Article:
As Simple as Possible, But No Simpler
But I want to caution against swinging that pendulum too far.
Martech is complex, especially at organizations that are bigger than a small business. This generally isn’t the fault of martech vendors, even if it might make you feel better to blame them sometimes. It’s a function of the complexity inherent in our environment today. Digital everything, digital everywhere has exploded complexity.
Reading a recent report from data platform provider Adverity, What Is Shaping the CMO’s Roadmap?, this chart of “external factors impacting marketing” stood out to me:
The increasing number of platforms/channels = increased complexity.
The unpredictability of world events (black swan events) = increased complexity.
The growing complexity of audience behavior = increased complexity (it’s in the label!).
GDPR and privacy laws = increased complexity.
Hiring the right people/staff retention? Increased complexity from the increasing variety of skills that we’re seeking to address the complexities above. But if we’re not successful at this difficult task, our martech organizational maturity can actually drop instead of grow — at a time when we most need that growth.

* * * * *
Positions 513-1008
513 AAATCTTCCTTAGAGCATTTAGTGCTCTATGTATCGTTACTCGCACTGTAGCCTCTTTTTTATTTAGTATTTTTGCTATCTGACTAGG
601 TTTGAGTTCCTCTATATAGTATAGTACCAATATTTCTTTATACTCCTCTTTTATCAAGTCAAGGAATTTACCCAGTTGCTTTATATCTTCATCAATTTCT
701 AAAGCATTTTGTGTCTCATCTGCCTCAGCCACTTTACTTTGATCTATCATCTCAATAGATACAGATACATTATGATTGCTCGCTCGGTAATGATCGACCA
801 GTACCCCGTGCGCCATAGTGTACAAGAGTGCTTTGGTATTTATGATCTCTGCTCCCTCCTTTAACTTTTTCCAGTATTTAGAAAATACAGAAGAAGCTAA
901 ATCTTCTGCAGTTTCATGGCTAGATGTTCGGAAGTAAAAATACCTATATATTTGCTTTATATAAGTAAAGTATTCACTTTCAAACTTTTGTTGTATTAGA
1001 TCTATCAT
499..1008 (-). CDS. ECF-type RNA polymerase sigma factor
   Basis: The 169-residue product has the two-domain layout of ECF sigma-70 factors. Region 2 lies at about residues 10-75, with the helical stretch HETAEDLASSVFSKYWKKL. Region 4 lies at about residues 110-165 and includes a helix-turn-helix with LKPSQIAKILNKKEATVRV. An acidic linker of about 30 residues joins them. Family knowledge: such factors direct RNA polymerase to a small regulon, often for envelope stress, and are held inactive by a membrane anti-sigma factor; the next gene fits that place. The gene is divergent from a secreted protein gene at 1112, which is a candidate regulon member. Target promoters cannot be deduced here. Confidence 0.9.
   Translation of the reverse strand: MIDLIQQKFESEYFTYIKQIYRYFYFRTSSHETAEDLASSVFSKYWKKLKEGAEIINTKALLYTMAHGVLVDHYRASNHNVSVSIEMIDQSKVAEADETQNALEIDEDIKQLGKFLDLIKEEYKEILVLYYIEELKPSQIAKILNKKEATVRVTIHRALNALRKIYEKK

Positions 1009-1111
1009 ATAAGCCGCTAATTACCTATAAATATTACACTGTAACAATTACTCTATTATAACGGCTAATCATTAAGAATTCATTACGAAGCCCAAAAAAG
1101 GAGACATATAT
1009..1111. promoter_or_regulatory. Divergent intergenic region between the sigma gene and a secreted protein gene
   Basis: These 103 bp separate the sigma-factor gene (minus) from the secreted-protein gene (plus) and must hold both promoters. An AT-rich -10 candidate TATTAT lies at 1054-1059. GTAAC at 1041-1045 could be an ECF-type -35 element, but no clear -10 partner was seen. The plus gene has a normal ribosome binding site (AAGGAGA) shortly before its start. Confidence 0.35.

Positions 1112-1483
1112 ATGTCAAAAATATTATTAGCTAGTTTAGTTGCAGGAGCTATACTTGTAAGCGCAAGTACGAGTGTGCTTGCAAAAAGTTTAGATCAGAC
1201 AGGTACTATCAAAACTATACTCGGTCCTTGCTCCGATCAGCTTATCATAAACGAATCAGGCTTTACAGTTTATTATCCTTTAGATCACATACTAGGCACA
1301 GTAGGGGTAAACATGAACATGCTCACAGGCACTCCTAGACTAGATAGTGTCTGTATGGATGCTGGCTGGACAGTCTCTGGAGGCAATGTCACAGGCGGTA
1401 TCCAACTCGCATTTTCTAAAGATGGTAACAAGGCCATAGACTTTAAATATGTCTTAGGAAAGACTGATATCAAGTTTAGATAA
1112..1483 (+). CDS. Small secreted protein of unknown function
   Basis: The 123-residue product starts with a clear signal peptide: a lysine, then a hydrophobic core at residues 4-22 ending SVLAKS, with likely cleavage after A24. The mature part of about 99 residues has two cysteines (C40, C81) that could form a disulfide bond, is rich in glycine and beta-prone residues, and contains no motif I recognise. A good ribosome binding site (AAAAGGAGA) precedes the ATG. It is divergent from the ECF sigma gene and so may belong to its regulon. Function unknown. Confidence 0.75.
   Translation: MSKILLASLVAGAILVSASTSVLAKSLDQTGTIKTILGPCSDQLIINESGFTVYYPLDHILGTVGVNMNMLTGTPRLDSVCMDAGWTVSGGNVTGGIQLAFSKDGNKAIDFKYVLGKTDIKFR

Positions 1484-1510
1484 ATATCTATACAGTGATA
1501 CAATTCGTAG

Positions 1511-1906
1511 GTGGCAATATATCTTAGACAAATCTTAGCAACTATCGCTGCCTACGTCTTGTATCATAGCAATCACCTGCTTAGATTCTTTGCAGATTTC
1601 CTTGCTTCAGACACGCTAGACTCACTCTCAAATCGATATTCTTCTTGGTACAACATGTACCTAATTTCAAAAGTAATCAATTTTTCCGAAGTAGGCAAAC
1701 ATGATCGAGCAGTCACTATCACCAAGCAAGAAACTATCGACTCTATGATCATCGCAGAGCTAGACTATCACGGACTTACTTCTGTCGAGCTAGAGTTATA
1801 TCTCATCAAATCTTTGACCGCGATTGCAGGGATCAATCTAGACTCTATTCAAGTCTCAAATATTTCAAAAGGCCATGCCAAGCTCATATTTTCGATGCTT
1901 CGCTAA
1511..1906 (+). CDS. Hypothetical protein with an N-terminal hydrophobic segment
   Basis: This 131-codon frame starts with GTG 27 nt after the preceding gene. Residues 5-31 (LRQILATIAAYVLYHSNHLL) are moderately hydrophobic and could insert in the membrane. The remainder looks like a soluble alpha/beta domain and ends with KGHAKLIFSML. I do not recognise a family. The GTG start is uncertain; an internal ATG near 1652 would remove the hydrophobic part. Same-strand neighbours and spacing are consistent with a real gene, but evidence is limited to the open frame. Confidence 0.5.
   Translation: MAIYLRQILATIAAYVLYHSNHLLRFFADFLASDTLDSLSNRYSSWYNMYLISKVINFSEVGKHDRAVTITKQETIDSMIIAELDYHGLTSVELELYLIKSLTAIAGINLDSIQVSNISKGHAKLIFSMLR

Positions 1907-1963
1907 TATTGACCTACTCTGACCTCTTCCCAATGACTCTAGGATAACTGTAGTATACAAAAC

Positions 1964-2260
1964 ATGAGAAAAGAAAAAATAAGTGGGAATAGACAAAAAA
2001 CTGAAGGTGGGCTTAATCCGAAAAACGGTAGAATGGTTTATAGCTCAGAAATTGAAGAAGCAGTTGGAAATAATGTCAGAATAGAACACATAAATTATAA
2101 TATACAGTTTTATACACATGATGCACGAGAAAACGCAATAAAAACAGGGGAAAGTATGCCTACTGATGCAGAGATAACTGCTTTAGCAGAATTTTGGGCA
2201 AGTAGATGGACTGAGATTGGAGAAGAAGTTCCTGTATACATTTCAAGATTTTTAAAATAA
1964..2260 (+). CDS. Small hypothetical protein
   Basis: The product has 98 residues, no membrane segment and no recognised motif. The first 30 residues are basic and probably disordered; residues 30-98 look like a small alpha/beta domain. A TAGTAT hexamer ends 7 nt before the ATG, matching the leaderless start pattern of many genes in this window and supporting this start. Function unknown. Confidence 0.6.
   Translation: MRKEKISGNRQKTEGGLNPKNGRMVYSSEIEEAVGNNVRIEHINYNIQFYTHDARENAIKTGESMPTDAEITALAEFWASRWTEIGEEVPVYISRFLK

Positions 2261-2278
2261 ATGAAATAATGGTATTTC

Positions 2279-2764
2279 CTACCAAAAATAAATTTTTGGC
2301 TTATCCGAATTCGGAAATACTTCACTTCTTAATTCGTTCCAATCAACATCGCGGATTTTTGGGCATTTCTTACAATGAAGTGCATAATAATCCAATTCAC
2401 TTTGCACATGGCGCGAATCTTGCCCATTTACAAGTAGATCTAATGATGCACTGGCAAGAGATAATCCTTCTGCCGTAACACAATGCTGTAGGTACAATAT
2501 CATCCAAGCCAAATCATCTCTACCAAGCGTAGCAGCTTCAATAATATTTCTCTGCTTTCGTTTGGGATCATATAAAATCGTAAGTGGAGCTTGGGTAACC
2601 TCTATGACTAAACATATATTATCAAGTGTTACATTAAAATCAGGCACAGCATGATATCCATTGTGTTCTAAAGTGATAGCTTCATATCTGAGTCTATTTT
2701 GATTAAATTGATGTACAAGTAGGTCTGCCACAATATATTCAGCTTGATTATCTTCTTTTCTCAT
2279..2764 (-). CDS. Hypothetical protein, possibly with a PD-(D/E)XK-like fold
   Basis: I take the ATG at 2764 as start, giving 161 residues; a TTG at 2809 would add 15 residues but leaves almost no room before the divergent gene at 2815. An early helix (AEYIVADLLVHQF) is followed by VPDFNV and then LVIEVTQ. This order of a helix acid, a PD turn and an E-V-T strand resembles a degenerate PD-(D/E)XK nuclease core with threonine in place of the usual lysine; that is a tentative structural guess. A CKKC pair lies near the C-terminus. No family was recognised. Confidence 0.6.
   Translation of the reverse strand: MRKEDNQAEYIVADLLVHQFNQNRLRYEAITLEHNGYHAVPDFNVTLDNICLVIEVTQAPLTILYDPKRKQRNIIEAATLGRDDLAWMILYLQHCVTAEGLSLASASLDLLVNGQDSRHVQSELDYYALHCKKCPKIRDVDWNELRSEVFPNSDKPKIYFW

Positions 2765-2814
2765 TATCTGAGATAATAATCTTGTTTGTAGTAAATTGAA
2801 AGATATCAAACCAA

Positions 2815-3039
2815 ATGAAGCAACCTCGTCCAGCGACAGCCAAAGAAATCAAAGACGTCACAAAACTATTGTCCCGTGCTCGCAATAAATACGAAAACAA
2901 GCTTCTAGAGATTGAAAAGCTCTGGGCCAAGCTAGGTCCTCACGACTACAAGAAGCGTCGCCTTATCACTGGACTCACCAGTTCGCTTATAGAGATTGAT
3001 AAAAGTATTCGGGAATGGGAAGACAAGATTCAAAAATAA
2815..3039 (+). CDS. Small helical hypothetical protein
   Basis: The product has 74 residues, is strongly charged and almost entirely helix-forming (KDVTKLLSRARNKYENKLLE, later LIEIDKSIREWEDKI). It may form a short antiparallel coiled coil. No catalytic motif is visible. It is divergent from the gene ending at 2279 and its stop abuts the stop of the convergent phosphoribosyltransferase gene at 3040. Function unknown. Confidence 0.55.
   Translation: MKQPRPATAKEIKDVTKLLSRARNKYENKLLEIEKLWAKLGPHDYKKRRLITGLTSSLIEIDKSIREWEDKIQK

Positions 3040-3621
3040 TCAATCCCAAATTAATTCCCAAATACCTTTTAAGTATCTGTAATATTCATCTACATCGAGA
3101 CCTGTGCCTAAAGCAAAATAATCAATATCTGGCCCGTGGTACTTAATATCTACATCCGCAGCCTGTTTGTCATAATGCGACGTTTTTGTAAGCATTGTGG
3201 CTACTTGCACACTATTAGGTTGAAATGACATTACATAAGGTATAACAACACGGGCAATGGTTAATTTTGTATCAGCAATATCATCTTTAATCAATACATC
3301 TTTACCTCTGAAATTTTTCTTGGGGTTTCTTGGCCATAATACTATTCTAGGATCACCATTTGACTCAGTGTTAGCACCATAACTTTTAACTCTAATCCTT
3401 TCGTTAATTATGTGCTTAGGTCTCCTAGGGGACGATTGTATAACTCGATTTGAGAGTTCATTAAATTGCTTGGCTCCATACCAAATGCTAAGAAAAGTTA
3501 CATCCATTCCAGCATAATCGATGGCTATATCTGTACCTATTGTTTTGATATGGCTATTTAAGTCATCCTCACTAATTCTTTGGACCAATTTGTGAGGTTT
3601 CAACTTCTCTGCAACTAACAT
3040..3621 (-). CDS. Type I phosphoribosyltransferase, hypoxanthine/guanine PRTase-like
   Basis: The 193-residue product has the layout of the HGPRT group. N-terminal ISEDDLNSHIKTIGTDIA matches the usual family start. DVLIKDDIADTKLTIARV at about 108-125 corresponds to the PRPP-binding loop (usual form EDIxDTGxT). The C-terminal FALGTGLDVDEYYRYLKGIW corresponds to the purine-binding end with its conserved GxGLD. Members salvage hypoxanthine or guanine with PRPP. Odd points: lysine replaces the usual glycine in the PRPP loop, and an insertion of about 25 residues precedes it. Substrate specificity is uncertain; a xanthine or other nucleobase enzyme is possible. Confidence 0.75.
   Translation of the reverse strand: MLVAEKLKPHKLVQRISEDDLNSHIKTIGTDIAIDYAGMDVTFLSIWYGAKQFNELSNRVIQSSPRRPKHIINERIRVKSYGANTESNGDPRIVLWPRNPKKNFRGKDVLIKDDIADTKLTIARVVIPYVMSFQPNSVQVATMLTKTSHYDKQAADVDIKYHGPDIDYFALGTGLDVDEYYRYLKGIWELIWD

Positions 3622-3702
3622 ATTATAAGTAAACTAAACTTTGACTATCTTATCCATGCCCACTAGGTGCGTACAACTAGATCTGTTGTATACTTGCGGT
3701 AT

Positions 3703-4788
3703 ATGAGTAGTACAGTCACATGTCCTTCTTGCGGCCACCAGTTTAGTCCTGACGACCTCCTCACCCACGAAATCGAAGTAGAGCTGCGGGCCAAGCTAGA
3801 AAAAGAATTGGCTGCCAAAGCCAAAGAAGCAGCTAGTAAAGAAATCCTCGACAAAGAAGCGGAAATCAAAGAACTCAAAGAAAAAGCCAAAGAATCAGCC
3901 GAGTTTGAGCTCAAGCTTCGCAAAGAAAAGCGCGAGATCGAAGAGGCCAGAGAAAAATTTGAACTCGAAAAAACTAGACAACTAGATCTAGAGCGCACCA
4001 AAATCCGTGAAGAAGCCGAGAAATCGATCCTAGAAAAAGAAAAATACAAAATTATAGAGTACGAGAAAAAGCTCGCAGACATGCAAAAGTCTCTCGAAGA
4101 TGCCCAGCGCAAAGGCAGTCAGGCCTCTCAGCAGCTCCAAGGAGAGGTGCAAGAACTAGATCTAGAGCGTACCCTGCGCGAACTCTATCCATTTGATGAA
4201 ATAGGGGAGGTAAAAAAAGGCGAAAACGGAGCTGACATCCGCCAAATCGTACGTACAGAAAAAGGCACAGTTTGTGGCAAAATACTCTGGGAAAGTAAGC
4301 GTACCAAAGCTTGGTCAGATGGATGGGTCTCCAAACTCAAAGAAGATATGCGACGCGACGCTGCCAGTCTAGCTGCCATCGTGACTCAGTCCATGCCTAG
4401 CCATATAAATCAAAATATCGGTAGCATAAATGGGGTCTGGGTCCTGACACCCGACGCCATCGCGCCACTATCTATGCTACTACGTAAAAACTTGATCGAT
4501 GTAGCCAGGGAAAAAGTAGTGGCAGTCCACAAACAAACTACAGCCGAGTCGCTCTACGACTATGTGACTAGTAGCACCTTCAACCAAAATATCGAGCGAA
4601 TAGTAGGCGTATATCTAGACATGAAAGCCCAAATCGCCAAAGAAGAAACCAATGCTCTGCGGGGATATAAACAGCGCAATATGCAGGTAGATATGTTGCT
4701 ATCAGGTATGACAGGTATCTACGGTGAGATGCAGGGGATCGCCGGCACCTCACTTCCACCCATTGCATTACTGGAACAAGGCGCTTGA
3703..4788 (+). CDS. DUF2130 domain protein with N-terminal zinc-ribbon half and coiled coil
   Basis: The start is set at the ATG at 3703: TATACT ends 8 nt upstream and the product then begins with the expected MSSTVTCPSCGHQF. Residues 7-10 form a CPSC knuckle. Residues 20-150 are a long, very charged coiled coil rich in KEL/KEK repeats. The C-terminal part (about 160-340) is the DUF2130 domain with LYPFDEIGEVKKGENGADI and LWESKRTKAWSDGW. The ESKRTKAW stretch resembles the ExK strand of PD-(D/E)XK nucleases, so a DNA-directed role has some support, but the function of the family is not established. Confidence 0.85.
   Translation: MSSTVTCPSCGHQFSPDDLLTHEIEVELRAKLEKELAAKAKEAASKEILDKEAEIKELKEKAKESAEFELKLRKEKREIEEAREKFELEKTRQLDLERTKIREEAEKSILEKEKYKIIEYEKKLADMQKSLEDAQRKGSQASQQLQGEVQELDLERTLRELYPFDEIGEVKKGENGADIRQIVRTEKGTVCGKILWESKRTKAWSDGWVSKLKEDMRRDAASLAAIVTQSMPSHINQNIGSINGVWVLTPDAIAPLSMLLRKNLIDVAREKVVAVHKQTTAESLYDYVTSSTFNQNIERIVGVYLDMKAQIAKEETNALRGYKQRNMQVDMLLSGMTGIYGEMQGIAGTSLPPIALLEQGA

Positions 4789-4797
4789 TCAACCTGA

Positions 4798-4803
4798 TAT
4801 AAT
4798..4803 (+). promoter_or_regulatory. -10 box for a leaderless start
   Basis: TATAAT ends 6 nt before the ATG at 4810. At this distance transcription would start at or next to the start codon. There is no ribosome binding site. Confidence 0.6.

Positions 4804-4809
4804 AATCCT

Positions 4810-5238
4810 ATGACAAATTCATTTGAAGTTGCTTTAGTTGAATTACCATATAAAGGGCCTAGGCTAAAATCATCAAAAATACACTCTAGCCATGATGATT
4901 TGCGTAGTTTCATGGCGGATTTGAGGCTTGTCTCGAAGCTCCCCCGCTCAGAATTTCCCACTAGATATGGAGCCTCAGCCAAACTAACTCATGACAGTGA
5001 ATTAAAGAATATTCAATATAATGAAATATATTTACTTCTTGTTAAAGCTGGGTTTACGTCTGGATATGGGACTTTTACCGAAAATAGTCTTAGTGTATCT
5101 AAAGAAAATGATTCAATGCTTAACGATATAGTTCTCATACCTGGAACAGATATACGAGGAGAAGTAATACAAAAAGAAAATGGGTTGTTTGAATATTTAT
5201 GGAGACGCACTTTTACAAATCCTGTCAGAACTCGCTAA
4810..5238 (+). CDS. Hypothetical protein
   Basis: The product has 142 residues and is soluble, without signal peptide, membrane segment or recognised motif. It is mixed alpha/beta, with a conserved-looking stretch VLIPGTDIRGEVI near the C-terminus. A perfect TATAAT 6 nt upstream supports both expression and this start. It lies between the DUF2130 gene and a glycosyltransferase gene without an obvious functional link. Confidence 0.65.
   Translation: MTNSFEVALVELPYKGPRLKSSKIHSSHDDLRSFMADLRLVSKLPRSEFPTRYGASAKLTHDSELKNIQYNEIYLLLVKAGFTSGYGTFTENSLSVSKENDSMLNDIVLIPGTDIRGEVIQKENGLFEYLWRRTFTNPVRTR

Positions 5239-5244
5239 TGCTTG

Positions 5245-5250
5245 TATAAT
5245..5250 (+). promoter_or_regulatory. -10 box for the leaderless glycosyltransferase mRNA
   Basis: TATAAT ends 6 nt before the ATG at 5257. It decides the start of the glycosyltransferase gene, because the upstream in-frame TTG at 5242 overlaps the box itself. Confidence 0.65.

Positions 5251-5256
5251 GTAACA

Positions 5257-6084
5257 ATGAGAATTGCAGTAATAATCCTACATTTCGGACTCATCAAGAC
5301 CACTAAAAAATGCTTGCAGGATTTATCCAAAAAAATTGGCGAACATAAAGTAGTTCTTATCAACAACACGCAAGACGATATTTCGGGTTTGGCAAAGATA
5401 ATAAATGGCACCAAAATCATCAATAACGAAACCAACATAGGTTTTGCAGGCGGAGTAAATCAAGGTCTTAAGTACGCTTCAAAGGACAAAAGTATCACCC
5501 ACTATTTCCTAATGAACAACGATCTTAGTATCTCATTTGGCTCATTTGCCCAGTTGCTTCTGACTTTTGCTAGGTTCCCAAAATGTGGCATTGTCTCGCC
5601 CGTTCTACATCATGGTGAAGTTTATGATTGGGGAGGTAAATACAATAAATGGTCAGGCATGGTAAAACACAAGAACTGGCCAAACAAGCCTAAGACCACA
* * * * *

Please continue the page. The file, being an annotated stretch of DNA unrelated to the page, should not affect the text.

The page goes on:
All these things are “complex” in the sense that they don’t just have a ton of complicated moving parts. They’re complex in the sense that there’s a ton of interaction effects between them.
Most martech products are actually striving to reduce — or at least help manage – this complexity.
This is an important point because simplifying your martech stack does not simplify the external environment. Simplifying your martech stack might still be a great idea for a bunch of legitimate reasons, many of which boil down to martech organizational maturity: if you’re not ready to extract more value from a more complex stack, then the complexity of your stack is doing more harm than good.
Balancing Martech Simplicity & Martech Complexity
Occam’s Razor — other things being equal, the simplest explanation is usually correct — is a nugget of wisdom adaptable to so many things. Strategy: the simpler the better to provide decision-making clarity. Prioritization: do fewer things well. Customer experience: simpler is almost always easier and more delightful.
This truism certainly applies to martech too.